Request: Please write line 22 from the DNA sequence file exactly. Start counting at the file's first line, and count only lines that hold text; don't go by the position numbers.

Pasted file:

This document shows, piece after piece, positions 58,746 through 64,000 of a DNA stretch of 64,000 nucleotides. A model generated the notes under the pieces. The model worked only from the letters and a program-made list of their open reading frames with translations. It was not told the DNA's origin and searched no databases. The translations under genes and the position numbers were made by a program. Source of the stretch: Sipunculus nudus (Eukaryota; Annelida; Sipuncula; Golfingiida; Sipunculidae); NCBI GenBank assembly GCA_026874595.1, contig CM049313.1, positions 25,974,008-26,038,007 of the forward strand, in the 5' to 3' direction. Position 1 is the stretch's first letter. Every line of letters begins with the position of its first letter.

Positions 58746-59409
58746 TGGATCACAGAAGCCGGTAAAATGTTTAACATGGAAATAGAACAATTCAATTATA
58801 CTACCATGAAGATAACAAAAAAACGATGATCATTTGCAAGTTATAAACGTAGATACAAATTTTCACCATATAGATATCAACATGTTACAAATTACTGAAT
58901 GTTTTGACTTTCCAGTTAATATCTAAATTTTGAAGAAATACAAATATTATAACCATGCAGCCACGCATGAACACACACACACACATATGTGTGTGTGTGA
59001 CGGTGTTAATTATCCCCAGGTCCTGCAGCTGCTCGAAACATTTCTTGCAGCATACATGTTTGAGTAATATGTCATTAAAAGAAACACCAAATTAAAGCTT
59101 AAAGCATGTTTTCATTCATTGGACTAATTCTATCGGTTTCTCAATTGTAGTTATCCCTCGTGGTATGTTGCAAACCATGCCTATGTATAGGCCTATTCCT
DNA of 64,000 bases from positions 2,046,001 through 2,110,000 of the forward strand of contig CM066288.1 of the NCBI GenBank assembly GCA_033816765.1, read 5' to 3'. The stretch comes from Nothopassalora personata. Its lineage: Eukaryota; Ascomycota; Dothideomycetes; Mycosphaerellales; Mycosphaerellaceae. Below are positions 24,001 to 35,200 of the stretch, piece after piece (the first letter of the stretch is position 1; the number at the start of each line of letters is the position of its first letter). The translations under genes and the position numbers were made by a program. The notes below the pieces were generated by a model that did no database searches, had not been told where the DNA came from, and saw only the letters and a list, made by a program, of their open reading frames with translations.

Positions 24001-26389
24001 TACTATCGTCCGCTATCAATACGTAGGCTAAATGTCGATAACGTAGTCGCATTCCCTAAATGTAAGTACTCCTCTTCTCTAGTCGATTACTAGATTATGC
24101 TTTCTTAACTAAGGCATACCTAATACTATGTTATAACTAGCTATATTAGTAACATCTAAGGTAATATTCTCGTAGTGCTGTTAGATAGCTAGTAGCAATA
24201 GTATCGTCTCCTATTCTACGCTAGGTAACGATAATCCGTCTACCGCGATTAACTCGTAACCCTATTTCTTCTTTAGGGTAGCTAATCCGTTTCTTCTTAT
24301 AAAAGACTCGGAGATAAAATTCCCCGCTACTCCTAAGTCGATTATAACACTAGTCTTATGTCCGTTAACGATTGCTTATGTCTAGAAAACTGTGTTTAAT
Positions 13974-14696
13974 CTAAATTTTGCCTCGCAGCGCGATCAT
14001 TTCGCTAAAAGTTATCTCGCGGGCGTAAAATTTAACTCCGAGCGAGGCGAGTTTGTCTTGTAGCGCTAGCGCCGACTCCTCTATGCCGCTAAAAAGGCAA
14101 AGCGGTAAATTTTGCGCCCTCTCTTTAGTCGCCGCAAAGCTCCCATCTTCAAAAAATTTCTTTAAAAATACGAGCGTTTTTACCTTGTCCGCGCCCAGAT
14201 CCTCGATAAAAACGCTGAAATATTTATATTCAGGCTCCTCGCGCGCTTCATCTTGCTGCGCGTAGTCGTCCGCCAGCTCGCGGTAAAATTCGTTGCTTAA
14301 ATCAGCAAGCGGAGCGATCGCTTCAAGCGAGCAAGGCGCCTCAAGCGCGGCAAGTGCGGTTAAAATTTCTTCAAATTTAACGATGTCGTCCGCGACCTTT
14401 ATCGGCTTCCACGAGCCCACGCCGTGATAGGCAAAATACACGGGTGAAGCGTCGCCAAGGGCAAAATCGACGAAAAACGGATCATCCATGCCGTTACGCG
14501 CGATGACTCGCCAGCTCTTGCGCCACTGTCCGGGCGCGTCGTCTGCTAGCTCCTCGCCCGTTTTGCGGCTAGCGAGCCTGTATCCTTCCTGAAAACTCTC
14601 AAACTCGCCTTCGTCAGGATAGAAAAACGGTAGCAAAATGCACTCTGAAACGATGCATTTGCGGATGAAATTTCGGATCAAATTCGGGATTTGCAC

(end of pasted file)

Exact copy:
14601 AAACTCGCCTTCGTCAGGATAGAAAAACGGTAGCAAAATGCACTCTGAAACGATGCATTTGCGGATGAAATTTCGGATCAAATTCGGGATTTGCAC